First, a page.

For many years the Eclipse IDE has provided an integrated terminal (called Eclipse TM Terminal) and now maintained by the Eclipse CDT team. On Windows the terminal uses the amazing WinPTY library to provide a PTY as Windows did not come with one. For the last number of years, Windows 10 has a native version called Windows Pseudo Console (ConPTY) which programs such as VSCode and Eclipse Theia have converted to using, in part because of the fundamental bugs that can’t be fixed in WinPTY. The WinPTY version in Eclipse is also quite out of date, and hard to develop as it is interfaced to by JNI.
For Eclipse 2021-06 the Eclipse CDT will be releasing a preview version of the terminal that will use ConPTY. For interfacing to ConPTY we are using JNA which is much easier to develop because all the interfacing is in the Java code.
One of the open questions I had was whether there would be a performance issue because of the change to ConPTY. In particular, while JNA is slower for some things the ease of use of JNA normally far outweighs the performance hit. But I wanted to make sure our use case wasn’t a problem and that there wasn’t anything else getting in the way of the terminal’s performance.
Shell to Eclipse Terminal Performance
I have analyzed the performance of a process running in the shell writing to stdout as fast as possible to compare various different terminal options on my Windows machine. The Java program creates a byte of configurable size and writes that all to System.out.write() in one go, with some simple wall clock timing around it. See the SpeedTest attachment for the source.
I used 5 terminal programs to test the performance:
- Windows Command – the classic terminal when you run cmd.exe for example
- Eclipse with WinPTY
- Eclipse with ConPTY
- Windows Terminal (from the people who wrote conpty)
- VSCode’s integrated terminal using ConPTY
And in each of them I ran the same Java program in 3 different shells:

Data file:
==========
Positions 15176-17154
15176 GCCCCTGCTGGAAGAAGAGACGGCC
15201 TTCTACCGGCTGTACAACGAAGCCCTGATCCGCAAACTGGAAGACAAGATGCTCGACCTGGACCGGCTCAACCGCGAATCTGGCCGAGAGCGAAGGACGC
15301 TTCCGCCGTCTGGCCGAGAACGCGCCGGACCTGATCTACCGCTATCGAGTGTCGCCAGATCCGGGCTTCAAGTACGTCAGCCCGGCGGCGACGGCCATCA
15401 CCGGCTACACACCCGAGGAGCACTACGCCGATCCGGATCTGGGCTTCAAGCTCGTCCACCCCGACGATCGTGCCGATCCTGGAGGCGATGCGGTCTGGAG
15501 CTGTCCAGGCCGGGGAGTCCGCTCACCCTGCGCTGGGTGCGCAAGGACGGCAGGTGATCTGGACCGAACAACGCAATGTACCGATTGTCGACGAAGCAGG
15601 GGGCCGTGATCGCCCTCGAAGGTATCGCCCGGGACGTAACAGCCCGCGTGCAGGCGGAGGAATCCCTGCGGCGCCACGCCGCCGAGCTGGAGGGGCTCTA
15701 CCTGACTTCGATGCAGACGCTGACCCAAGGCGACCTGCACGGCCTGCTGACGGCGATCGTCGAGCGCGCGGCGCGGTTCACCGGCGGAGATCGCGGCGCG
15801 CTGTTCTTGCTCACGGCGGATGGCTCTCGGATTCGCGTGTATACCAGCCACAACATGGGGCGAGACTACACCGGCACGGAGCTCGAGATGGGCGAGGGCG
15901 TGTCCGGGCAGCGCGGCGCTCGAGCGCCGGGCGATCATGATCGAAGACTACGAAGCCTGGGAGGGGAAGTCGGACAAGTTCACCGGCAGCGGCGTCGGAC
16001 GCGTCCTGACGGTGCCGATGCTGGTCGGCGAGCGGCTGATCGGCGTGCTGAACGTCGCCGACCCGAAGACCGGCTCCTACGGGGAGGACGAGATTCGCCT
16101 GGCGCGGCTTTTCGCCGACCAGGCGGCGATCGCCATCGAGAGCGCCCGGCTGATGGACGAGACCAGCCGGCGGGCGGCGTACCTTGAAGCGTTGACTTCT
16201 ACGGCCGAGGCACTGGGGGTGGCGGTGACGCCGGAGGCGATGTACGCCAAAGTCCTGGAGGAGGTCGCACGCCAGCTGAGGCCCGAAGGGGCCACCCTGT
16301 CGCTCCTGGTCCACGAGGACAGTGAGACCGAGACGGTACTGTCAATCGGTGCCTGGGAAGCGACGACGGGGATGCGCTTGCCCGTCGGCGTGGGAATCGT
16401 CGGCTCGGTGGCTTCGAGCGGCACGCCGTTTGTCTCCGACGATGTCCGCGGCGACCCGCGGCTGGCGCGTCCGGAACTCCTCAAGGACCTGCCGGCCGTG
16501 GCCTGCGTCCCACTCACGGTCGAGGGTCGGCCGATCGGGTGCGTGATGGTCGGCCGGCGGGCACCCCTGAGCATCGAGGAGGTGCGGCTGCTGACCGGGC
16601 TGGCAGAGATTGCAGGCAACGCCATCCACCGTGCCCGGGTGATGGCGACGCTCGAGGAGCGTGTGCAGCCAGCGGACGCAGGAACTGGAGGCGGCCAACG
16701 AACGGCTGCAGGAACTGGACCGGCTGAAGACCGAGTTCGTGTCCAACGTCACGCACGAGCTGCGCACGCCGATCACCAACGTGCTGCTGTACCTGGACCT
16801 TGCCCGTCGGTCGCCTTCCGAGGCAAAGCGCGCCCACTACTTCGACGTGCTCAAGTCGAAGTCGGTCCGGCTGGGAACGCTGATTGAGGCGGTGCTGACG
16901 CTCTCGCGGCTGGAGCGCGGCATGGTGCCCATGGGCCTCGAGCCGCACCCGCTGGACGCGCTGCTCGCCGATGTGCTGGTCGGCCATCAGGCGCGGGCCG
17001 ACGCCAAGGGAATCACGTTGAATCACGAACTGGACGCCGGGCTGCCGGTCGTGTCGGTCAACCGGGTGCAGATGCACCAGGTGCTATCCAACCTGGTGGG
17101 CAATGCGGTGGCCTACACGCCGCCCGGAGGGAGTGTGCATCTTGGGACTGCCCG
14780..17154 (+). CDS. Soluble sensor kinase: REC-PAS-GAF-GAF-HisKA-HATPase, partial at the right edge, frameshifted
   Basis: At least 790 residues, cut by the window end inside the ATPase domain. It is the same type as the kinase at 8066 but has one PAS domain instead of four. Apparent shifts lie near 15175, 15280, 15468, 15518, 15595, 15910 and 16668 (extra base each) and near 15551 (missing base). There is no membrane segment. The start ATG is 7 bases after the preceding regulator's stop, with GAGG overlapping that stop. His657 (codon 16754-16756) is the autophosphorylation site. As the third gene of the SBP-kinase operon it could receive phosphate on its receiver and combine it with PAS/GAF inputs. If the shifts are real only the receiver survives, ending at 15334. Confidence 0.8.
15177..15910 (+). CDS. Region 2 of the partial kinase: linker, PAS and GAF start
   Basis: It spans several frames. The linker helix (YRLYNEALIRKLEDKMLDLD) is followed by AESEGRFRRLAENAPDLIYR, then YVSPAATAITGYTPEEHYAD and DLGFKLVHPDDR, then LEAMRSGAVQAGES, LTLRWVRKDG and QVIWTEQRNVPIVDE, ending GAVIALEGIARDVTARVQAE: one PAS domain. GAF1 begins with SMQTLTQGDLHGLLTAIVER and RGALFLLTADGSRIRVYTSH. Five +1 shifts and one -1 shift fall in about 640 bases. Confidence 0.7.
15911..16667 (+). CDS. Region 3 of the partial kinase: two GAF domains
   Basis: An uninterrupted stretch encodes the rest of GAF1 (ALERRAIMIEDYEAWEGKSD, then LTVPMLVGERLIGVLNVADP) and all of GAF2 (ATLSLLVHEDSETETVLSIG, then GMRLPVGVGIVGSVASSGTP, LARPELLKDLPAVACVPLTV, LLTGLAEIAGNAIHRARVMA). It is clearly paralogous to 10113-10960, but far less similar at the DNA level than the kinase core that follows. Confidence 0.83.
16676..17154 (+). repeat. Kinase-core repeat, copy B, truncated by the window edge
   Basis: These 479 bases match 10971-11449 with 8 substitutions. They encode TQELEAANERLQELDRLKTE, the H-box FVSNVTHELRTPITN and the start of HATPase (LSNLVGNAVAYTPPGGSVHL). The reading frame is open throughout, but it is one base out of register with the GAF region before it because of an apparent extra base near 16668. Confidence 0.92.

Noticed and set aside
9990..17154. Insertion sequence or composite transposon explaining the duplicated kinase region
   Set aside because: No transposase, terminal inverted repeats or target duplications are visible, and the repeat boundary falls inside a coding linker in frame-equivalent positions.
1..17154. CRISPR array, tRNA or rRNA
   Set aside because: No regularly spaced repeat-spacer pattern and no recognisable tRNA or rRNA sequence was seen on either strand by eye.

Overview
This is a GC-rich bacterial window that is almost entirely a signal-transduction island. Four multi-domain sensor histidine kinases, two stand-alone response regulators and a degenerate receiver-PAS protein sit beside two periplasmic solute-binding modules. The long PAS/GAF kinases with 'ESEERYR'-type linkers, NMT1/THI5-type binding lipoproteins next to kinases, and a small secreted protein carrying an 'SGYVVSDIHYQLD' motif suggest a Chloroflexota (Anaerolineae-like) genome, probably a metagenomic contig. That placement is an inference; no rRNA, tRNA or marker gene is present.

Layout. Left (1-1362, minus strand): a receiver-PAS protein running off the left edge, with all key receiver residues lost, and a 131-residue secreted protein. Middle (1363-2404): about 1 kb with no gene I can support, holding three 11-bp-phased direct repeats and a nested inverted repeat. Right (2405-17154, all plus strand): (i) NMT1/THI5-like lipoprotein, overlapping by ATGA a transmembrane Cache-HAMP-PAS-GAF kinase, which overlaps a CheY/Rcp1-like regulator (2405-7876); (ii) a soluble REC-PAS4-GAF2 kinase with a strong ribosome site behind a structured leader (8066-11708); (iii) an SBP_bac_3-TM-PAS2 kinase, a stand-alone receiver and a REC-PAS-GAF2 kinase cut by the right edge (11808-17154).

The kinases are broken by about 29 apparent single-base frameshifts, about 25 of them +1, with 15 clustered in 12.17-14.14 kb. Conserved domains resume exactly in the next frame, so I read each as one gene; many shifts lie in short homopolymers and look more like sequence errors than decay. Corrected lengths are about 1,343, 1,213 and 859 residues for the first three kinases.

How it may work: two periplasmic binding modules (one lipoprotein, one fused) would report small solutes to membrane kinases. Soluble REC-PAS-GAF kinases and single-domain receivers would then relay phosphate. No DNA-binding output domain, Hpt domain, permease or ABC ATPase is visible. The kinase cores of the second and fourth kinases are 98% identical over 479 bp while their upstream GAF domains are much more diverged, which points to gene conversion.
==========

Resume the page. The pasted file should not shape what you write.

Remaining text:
- WSL2 running Ubuntu bash
- git bash
Short summary is that WinPTY and Windows Command are much faster than the rest. ConPTY is quite a bit slower, whether used in Eclipse or Windows Terminal. VSCode is dramatically slower than the rest.
|Eclipse with WinPTY||12.5||1.6||7.7|
|Eclipse with ConPTY||1.8||1.7||2.0|
As a comparison, on the same machine dual-booted into Xubuntu 18.04 I ran the following 5 terminals:
- Eclipse – 23.1 MiB/s
- VSCode – 3.0 MiB/s
- xterm – 6.3 MiB/s
- xfce4-terminal – 10.7 MiB/s
- gnome-terminal – 10.2 MiB/s
The above shows that the raw speed of Eclipse Terminal is very good, it simply requires the best possible PTY layer to achieve the best speeds.
Eclipse Terminal to Shell Performance
I was going to run an Eclipse -> Shell test to make sure writes to the terminal hadn’t regressed. However the terminal has an artificial throttle in this path that limits performance to around 0.01 MiB/s, plenty fast to type, but much slower than a performant system could be. The code could probably be revisited because presumably the new ConPTY does not suffer from these buffering issues, and the throttling probably should not be there for non-Windows at all.
I am pleased that the performance of ConPTY with JNA is close to the new dedicated Microsoft Terminal and much faster than VSCode. Therefore I plan to focus my time on other areas of the terminal, like WSL integration and bug fixes with larger impacts. I am grateful to the community’s contributions and I will happily support/test/integrate any improvements, such as the upcoming Ctrl-Click functionality that was contributed by Fabrizio Iannetti and will be available in Eclipse IDE 2021-06.
Because much of the performance slowdown is because of ConPTY itself, which is actively being developed at Microsoft I hope that Eclipse will benefit from those performance improvements over time. There is no plan to remove the WinPTY implementation anytime soon, so if there is a user who feels impacted by the slowdown I encourage them to reach out to the community (cdt-dev mailing list, tweet me, comment on this bug or create a bug report).